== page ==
[bley-zuh n]

verb (used with object)

to set forth conspicuously or publicly; display; proclaim: The pickets blazoned their grievances on placards.
to adorn or embellish, especially brilliantly or showily.
to describe in heraldic terminology.
to depict (heraldic arms or the like) in proper form and color.


Origin of blazon

1275–1325; Middle English blaso(u)n < Anglo-French, Old French blason buckler, of obscure origin
Related formsbla·zon·er, nounbla·zon·ment, nounun·bla·zoned, adjective Unabridged Based on the Random House Unabridged Dictionary, © Random House, Inc. 2019

Examples from the Web for blazon

Historical Examples of blazon

  • He could call to mind no such English blazon, nor did it seem to him that it could possibly be English.

    The Sea-Hawk

    Raphael Sabatini

  • I knelt down and tried to decipher the blazon in the moonlight.

  • You wear your blazon of honor on your shoulder; I hide mine in a slave's gown.


    Bret Harte

  • Represented in blazon as in Nos. 298, 299, and without leaves.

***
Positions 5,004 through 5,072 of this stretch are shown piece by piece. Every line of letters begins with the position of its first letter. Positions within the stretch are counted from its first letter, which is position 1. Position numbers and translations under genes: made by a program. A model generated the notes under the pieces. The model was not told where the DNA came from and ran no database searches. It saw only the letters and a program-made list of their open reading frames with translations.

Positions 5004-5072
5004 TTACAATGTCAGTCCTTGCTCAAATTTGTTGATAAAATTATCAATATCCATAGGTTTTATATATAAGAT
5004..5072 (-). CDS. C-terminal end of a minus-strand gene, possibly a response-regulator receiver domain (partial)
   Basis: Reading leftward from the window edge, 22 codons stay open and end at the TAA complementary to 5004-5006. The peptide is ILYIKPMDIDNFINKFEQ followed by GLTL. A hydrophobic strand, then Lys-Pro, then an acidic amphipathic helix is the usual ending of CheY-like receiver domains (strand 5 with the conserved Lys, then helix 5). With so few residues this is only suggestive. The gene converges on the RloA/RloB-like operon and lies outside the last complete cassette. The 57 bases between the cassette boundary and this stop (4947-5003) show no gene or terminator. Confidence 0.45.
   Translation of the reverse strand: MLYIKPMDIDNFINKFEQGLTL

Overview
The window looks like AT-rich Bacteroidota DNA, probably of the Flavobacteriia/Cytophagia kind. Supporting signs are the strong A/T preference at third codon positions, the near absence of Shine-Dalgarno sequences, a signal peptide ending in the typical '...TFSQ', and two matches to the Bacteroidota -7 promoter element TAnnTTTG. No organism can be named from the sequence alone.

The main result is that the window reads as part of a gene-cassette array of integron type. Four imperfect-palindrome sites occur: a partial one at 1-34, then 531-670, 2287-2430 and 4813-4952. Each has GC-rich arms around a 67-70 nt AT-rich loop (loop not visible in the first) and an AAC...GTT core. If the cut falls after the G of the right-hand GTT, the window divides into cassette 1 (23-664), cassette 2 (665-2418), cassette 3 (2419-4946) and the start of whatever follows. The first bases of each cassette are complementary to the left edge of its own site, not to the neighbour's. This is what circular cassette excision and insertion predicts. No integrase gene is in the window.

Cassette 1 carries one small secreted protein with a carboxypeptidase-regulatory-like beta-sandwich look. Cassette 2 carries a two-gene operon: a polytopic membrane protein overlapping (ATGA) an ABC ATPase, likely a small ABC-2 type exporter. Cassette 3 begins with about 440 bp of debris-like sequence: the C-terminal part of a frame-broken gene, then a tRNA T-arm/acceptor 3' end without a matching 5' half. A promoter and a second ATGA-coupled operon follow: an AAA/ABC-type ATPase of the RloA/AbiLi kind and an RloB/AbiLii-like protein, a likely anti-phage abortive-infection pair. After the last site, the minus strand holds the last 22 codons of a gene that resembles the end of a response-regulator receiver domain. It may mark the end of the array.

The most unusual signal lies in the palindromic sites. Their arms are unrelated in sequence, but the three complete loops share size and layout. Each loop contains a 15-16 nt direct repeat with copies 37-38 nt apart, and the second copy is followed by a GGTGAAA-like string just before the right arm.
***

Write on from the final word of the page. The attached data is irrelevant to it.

• Sunbeams, or Rays, are borne in blazon, and form an early charge.

British Dictionary definitions for blazon


verb (tr)

(often foll by abroad) to proclaim loudly and publicly
heraldry to describe (heraldic arms) in proper terms
to draw and colour (heraldic arms) conventionally


heraldry a conventional description or depiction of heraldic arms
any description or recording, esp of good qualities
Derived Formsblazoner, noun

Word Origin for blazon

C13: from Old French blason coat of arms
Collins English Dictionary - Complete & Unabridged 2012 Digital Edition © William Collins Sons & Co. Ltd. 1979, 1986 © HarperCollins Publishers 1998, 2000, 2003, 2005, 2006, 2007, 2009, 2012

Word Origin and History for blazon

"coat of arms," late 13c., from Old French blason (12c.) "a shield, blazon," also "collar bone;" common Romanic (cf. Spanish blason, Italian blasone, Portuguese brasao, Provençal blezo, the first two said to be French loan-words); of uncertain origin. OED doubts, on grounds of sense, the connection proposed by 19c. French etymologists to Germanic words related to English blaze (n.1).


1560s, "to depict or paint (armorial bearings)," from blazon (n.) or else from French blasonner. Earlier as "to set forth decriptively" (1510s); especially "to vaunt or boast" (1530s), in this use probably from or influenced by blaze (v.2).

Online Etymology Dictionary, © 2010 Douglas Harper